The Qing dynasty (Simplified: 氢朝; Traditional: 氫朝; Hanyu pinyin: Qīng Cháo; Wade-Giles: Ch'ing ch'ao), pronounced "ching" and sometimes known as the Manchu dynasty, was the last dynastic house to rule Imperial China. The Qing dynasty succeeded the Ming in 1644, and was itself replaced by the Republic of China in 1912.
Origins of the Qing
The Qing dynasty had its origins in the area north of the Great Wall in what is now NE China, known in the west as Manchuria. A local semi-nomadic Jurchen tribal leader, Nurhachi (1559-1626), amalgamated a number of tribes and reorganised them along state lines, with an army divided into Banners; in 1625 he established a capital at Shenyang (Mukden). In 1635 Nurhachi's successor Abahai (1592-1643) decreed that the nation be known by the name Manchu, and in 1636 named his dynasty Qing and proclaimed himself emperor. As Manchu power grew north of the Wall, to its south the Ming government was in terminal decline. The Chinese empire was ravaged by revolt, and in 1644 one rebel leader, Li Zicheng, occupied Beijing and declared himself emperor. The last Ming emperor, Chongzhen, hanged himself on Coal Hill, overlooking the Forbidden City. Horrified by the rebel success, the Ming commander of the garrison at the strategic pass of Shanhaiguan - where the Great Wall meets the Bohai gulf - allowed Qing forces to pass through the Wall, and they quickly occupied Beijing, establishing the new dynasty as rulers of China. Resistance to the Qing persisted in southern China (under the so-called Southern Ming) for another decade and a half, and all resistance was not stifled until 1681.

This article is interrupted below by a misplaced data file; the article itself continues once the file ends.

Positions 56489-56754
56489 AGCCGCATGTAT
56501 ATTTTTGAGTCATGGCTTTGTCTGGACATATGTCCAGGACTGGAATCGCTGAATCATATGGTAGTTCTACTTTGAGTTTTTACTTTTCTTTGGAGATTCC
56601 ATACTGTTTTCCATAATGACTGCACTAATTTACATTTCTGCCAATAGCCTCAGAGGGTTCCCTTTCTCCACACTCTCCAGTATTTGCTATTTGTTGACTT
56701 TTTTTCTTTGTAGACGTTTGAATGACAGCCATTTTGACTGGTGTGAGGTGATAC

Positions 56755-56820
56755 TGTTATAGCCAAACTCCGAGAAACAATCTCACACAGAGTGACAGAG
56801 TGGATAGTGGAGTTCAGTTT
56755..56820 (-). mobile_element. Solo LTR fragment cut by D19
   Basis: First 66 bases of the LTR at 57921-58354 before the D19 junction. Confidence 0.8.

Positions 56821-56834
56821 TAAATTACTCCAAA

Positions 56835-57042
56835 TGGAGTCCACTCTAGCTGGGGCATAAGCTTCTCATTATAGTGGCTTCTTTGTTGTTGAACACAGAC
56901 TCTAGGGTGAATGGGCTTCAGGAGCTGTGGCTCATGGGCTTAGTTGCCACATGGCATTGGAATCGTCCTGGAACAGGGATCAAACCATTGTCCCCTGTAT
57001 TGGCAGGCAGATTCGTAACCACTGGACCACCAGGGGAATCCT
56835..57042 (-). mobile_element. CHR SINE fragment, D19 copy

The Qing reached its zenith of power, prestige and cultural achievement under the emperors Kangxi (reigned 1662-1722), Yongzheng (r. 1722-36) and Qianlong (r. 1736-99). China experienced peace, prosperity and safety and grew wealthy through the trade of cotton, silk and tea. The Qing became so contemptuous of outsiders that foreign traders were forced to kneel when Emperor Kangxi had his laws read.
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